British Baptist minister and social activist Steve Chalke has declared that God is "not a Christian".
In a tweet on Wednesday morning, Chalke argued that "God is not a Christian, a Jew, a Muslim, a Hindu, a Buddhist or a Sikh" but is instead "the author and lover of all humanity, regardless of our religion or belief, our race, age, sex, sexual orientation, marriage status, gender, ethnicity, abilities and disabilities".
The responses to his tweet were mixed, with many supporting his inclusive understanding of God as being sovereign over humanity's differing belief systems.
"'The Author and lover of humanity’ is always inclusive. Unfortunately, humanity often chooses to misinterpret the message," one person replied.
Others, however, were more critical of Chalke's sentiments. Another user wrote: "Sigh...where do I start? God is also the judge of all humanity. God clearly wants people to believe in his Son the Lord Jesus for salvation. God loves sinners but commands them to repent and trust in Christ."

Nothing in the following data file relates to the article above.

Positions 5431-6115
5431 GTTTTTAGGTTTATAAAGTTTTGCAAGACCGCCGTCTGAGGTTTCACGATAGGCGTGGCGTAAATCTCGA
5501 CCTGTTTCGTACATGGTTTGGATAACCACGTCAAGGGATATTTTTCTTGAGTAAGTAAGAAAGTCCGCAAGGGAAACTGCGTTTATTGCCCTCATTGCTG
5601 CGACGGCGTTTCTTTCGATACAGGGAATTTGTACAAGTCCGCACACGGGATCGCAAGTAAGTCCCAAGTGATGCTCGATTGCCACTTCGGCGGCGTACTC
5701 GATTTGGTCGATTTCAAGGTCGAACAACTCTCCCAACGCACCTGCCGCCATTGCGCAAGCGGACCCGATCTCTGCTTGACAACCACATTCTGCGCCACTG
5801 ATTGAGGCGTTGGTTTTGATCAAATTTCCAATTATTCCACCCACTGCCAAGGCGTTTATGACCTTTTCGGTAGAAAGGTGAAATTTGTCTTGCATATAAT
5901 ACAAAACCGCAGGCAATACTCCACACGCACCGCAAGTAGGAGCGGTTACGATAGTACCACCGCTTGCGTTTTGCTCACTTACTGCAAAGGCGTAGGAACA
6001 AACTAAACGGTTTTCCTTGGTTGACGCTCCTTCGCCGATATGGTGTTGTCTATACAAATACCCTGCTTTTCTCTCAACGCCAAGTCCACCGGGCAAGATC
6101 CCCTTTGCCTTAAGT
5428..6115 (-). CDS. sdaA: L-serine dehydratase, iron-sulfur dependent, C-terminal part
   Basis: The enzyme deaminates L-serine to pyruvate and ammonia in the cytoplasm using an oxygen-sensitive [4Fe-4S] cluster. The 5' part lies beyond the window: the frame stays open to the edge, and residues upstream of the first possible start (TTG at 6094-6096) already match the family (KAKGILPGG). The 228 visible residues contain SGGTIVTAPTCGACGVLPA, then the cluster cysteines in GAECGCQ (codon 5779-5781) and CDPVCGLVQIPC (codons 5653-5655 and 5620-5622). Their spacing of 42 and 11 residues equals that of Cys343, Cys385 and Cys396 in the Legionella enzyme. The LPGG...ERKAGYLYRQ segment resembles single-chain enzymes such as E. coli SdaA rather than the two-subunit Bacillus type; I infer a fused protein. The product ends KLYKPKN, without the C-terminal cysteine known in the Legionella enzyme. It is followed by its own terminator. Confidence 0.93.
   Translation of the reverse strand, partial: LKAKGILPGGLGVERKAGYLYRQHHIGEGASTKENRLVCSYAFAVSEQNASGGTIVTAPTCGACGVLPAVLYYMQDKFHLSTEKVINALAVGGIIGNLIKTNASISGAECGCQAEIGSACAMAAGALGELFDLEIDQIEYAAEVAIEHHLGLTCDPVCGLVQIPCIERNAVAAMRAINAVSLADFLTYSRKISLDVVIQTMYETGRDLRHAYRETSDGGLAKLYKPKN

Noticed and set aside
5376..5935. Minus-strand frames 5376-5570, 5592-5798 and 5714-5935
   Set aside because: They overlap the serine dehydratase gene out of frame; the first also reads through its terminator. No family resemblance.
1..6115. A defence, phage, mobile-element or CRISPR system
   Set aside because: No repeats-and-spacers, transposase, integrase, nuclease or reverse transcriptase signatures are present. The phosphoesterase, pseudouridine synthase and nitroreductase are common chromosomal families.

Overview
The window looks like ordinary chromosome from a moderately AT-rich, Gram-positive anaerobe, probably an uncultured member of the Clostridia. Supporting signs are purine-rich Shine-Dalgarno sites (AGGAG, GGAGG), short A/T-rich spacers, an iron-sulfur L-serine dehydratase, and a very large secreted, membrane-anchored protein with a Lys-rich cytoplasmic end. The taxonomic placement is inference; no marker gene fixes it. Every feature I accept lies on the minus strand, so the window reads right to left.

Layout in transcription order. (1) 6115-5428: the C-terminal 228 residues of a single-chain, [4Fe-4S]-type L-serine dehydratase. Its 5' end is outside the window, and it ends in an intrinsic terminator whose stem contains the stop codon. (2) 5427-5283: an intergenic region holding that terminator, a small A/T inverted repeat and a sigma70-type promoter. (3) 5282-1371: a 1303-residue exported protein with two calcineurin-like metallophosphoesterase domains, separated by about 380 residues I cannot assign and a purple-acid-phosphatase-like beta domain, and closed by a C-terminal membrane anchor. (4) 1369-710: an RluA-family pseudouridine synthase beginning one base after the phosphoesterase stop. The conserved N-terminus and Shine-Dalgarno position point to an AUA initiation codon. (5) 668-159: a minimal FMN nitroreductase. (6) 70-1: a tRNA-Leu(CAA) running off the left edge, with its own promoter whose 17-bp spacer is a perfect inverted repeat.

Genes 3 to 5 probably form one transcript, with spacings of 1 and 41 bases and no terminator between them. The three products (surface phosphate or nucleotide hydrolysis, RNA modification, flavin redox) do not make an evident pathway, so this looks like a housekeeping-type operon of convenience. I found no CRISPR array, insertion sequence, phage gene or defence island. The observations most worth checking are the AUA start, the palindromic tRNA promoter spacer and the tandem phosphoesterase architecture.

Another user felt in agreement with part of Chalke's point while also feeling it missed an element of critical gospel truth, writing: "God is the author and lover of all. And all people can have some knowledge of God through natural theology and spiritual experience. But God is the Father, Son, and Spirit, and no others; and he has revealed himself personally in Christ alone."
Chalke has been involved in several theological controversies over the years. Back in 2003, he famously rejected the idea of penal substitution in his book 'The Lost Message of Jesus', sparking fierce debate about beliefs around atonement within the evangelical community.
Then, in 2013, Chalke publicly announced his support for monogamous same-sex relationships and marriage, after personally performing his first same-sex couple blessing ceremony at his church in 2012. Chalke has also rejected the idea of Biblical inerrancy, saying that Christians must "adopt an open, humble, discursive and transparent approach" to reading the Bible in order to "respond with integrity to the moral, social and political issues which face us as individuals, as local and national communities and as a global society as a whole".